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FDA Says Clones Are Safe For Food
Report Finds No Evidence of Risks

By Rick Weiss
Washington Post Staff Writer
Tuesday, January 15, 2008

A long-awaited final report from the Food and Drug Administration concludes that foods from healthy cloned animals and their offspring are as safe as those from ordinary animals, effectively removing the last U.S. regulatory barrier to the marketing of meat and milk from cloned cattle, pigs and goats.

The 968-page "final risk assessment," not yet released but obtained by The Washington Post, finds no evidence to support opponents' concerns that food from clones may harbor hidden risks.

But, recognizing that a majority of consumers are wary of food from clones -- and that cloning could undermine the wholesome image of American milk and meat -- the agency report includes hundreds of pages of raw data so that others can see how it came to its conclusions.

The report also acknowledges that human health concerns are not the only issues raised by the emergence of cloned farm animals.

"Moral, religious and ethical concerns . . . have been raised," the agency notes in a document accompanying the report. But the risk assessment is "strictly a science-based evaluation," it reports, because the agency is not authorized by law to consider those issues.

In practice, it will be years before foods from clones make their way to store shelves in appreciable quantities, in part because the clones themselves are too valuable to slaughter or milk. Instead, the pricey animals -- replicas of some of the finest farm animals ever born -- will be used primarily as breeding stock to create what proponents say will be a new generation of superior farm animals.

When food from those animals hits the market, the public may yet have its say. FDA officials have said they do not expect to require food from clones to be labeled as such, but they may allow foods from ordinary animals to be labeled as not from clones.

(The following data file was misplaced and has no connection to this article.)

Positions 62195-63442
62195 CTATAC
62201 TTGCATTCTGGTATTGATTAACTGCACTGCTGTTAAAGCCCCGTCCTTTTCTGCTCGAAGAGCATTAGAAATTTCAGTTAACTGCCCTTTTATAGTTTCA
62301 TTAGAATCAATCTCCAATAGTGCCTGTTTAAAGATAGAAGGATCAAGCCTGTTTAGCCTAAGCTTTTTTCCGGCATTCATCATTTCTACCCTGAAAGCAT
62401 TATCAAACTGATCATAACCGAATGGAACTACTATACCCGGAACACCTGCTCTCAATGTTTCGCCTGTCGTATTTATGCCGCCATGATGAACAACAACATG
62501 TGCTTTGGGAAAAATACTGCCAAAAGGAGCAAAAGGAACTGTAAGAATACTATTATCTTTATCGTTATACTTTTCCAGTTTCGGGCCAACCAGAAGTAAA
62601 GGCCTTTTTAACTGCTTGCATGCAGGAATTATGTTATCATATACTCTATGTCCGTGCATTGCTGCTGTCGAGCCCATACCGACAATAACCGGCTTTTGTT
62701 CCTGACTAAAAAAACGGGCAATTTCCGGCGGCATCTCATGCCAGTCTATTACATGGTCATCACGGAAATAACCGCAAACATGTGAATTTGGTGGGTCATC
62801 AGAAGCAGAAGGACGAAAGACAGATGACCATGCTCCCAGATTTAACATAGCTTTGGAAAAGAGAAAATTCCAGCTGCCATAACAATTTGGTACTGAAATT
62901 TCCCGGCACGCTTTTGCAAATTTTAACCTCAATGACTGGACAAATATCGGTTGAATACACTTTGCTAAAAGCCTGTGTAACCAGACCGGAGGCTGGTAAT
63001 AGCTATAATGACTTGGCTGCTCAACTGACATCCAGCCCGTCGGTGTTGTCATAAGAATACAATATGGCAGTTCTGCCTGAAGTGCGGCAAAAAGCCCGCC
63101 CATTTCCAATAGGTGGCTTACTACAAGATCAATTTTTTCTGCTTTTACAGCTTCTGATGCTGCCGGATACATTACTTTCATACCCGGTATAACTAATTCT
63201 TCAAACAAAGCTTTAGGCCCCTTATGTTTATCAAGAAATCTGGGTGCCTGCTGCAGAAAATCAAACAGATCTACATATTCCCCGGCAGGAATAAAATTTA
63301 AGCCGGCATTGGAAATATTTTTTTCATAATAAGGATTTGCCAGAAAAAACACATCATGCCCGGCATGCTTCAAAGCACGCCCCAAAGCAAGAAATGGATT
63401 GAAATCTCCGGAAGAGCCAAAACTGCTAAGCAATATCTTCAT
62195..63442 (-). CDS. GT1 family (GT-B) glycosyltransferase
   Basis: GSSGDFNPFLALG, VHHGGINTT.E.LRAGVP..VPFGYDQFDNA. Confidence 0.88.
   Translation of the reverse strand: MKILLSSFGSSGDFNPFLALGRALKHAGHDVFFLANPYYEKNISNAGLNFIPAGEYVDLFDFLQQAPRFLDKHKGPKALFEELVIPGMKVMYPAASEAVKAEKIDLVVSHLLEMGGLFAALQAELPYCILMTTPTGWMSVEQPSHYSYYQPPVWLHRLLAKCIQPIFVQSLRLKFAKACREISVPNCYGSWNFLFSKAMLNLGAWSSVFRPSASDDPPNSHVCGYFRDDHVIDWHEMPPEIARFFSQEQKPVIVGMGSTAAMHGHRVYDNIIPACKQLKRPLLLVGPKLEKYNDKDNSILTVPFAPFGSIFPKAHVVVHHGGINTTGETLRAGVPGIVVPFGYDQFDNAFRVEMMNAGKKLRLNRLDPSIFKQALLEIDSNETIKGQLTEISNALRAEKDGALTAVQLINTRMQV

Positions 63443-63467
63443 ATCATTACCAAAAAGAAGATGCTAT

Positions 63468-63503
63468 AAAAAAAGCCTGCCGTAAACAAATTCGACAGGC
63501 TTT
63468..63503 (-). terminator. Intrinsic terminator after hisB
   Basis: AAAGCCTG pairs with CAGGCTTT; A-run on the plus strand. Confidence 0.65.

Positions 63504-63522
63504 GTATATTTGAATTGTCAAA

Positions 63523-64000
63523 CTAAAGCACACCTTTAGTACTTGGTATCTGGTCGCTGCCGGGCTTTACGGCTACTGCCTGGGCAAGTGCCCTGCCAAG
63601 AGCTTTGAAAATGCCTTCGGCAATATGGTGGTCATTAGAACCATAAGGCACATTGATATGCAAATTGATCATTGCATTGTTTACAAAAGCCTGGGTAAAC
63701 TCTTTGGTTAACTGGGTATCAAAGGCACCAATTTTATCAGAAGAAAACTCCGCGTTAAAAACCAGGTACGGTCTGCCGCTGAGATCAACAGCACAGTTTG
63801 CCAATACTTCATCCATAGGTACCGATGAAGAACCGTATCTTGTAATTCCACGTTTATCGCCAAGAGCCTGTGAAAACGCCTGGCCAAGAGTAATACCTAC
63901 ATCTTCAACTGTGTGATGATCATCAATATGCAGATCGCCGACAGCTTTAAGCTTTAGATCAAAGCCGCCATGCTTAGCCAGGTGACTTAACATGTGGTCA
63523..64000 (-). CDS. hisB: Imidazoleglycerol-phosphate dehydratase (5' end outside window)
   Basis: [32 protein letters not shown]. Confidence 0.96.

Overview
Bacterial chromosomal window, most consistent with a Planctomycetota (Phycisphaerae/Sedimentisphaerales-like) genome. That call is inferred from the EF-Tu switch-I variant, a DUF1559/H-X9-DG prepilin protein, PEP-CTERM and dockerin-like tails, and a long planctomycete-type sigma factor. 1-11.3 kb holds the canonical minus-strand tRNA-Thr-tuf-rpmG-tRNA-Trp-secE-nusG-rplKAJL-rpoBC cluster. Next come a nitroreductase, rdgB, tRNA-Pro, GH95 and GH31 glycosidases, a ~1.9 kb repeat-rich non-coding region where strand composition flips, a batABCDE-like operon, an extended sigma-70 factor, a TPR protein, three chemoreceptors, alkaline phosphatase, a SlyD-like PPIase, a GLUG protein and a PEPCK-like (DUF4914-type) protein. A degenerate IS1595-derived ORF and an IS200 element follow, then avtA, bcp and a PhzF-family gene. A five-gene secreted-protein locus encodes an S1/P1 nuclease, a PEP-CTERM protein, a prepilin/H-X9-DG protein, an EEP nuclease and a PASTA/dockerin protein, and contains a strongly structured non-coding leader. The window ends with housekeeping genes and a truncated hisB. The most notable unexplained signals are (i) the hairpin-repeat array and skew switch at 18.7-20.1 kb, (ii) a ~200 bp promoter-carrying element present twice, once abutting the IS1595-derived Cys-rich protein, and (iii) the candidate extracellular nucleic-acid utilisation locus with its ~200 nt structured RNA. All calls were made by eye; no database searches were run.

Opponents of the approval, including some concerned about the welfare of the clones themselves, expressed dismay upon learning about the FDA's intentions.

Joseph Mendelson, legal director of the Center for Food Safety, a Washington advocacy group that petitioned FDA to restrict the sale of food from clones, said his group is considering legal action.

"One of the amazing things about this," Mendelson said, "is that at a time when we have a readily acknowledged crisis in our food safety system, the FDA is spending its resources and energy and political capital on releasing a safety assessment for something that no one but a handful of companies wants."

Others countered that public opinion and politics should play no bigger role in the decision on clones than it should in the approval of a drug or a contraceptive.

"In fact, cloned animals have been studied much more than naturally produced animals," said Cindy Tian, who has analyzed milk and meat from clones at the University of Connecticut. "We have more data on them than for any other animal that we eat."

Release of the analysis was slowed for years by several forces, including the dairy industry, concerned about the potential impact on exports of U.S. whey solids, foreign sales of which are growing for use as a protein supplement.

In the past month, as an announcement neared, members of Congress, led by Sen. Barbara A. Mikulski (D-Md.), sought to delay approval through legislation.

Trade-related agencies including the Foreign Agricultural Service and the Office of the U.S. Trade Representative, which for years have struggled to get countries to accept U.S. gene-altered crops, also raised red flags.

A final blitz of meetings with FDA officials last week brought grudging acquiescence, insiders said. And it is possible, sources said, that even after the risk analysis is released, there will be calls for farmers to voluntarily refrain from selling products from clones until the trade issues can be resolved.

To create its final risk assessment, the FDA gathered data on nearly all of the more than 600 U.S. farm-animal clones produced and hundreds of their offspring, as well as many from overseas. But it faced challenges in the process.